Maritime Reunion

Story by Terry Peters// Photos by Terry Peters
October 13 2020

Three brothers who rode together as teenagers reunite for a ride several decades later.

I’m cruising at 30,000 feet in one of Air Canada’s wide-body planes and somewhere beneath me is my motorcycle. We will land in Toronto five hours after departing Vancouver, which is a lot faster than my planned return trip. Shipping my bike was one piece of a larger puzzle that would lead to a 10,000-km ride.

My two older brothers and I rode motorcycles as teenagers. John and I never stopped riding and, over the years, have made a number of big trips together. But when Allen, our eldest brother, bought a motorcycle, all our interests aligned again.

Over the previous winter, a number of emails were exchanged about the possibility of a Maritime tour and because I live on Vancouver Island, it was up to me to make the big commitment. I looked at shipping options and Air Canada was the best choice.

The boys confirmed the dates, and I booked my shipping and my own ticket. At the end of June, I was at Vancouver airport with my 2007 BMW R1200GS, saddlebags mounted and loaded with my tools and riding gear. The bike had to be checked in with Air Canada Cargo a minimum of six hours before the flight time, so I arrived with the required “dangerous goods” certificate, my bike’s weight and dimensions, proof of ownership, a list of what would be travelling with the bike and only a quarter tank of fuel; I boarded the plane later with my carry-on bag. Air Canada personnel checked over my bike, then strapped it to a shipping palette. 

Ready for Pickup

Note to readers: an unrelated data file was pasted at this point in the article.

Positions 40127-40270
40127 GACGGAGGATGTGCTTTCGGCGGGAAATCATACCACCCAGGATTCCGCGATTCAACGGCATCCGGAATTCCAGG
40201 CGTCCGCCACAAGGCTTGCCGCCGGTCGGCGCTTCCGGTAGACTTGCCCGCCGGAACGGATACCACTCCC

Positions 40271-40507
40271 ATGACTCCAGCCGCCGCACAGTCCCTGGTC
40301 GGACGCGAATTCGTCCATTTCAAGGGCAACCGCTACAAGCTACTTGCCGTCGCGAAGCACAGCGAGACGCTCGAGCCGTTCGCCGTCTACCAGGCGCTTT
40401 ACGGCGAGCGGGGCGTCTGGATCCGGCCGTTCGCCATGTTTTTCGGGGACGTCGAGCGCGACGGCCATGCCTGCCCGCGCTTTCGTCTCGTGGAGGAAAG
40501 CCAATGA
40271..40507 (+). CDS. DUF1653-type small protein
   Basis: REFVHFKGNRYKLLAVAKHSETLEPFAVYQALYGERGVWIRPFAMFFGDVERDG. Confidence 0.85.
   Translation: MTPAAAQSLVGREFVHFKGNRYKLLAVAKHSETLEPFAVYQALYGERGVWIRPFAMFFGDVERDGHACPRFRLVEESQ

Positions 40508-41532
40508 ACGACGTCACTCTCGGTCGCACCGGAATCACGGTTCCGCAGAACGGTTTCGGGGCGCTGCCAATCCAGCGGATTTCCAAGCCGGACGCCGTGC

Forty-five minutes after landing in Toronto, I’d made my way through the airport, got a cab to the cargo building and was presenting my paperwork to the woman at the front desk. I’d been warned it could take up to four hours to get my bike back, so I was ready to sit and read.

“Yes, your motorcycle is already here, Mr. Peters” she said with a smile. That was faster than my last flight unloaded my suitcase. Into the warehouse with more paperwork in hand, and soon I could hear a forklift bringing my bike to me.

I had been filled with apprehension about the shipping and was pleasantly surprised to see my concerns were for nothing. The very friendly and efficient staff at both airports made the process easy and my bike arrived without a scratch. 

Into the Mayhem

Twenty minutes later, I’m wearing my riding gear and heading out to face what felt like the most dangerous ride of the trip. Feeding onto Highway 401 around midnight with its multiple lanes, construction closures and aggressive drivers meant going straight to full alert. Next was the exit onto Hwy 400 North with more construction, repeated lane changes and a fast ride up to Barrie, where John lives.

You are not allowed to ship your personal items with your bike, so clothes, toiletries and such must travel with you. Therefore, I had to pack my saddlebags again.

The first day of riding saw John and I weave our way across southern Ontario’s back roads to Marmora, where we turned south on Hwy 14, then onto Hwy 62 to Picton, then rode Hwy 33 alongside the St. Lawrence River to Gananoque.

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